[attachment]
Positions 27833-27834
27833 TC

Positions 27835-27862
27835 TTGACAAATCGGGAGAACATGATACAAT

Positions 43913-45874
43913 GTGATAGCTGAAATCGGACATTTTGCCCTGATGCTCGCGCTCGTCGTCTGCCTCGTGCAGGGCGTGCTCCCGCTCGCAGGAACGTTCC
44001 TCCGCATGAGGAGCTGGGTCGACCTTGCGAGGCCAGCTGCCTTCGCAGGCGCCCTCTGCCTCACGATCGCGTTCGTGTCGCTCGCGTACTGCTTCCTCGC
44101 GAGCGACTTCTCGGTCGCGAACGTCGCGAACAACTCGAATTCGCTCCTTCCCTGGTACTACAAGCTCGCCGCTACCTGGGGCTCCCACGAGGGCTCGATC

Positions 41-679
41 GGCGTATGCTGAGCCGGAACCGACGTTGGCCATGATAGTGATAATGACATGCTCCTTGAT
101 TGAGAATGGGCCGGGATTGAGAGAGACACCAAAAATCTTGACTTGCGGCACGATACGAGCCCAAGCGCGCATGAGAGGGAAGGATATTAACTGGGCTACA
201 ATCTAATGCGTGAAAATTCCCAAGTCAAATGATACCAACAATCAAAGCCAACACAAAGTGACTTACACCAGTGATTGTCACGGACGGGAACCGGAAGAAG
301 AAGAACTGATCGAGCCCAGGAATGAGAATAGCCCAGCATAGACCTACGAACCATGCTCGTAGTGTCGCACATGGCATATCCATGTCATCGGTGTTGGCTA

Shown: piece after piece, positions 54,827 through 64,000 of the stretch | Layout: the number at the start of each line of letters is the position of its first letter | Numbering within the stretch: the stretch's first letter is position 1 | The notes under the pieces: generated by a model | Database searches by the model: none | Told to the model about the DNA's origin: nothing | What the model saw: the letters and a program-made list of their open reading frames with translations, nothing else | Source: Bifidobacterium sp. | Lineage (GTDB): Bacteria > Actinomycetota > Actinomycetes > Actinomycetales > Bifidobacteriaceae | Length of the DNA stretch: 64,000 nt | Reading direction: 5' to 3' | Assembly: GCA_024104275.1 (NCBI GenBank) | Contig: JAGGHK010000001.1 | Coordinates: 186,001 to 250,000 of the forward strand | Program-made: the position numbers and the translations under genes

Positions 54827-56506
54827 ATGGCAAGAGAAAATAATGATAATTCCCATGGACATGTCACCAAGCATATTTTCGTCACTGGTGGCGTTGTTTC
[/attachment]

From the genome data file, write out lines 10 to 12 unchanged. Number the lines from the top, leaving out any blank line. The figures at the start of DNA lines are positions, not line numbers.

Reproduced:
41 GGCGTATGCTGAGCCGGAACCGACGTTGGCCATGATAGTGATAATGACATGCTCCTTGAT
101 TGAGAATGGGCCGGGATTGAGAGAGACACCAAAAATCTTGACTTGCGGCACGATACGAGCCCAAGCGCGCATGAGAGGGAAGGATATTAACTGGGCTACA
201 ATCTAATGCGTGAAAATTCCCAAGTCAAATGATACCAACAATCAAAGCCAACACAAAGTGACTTACACCAGTGATTGTCACGGACGGGAACCGGAAGAAG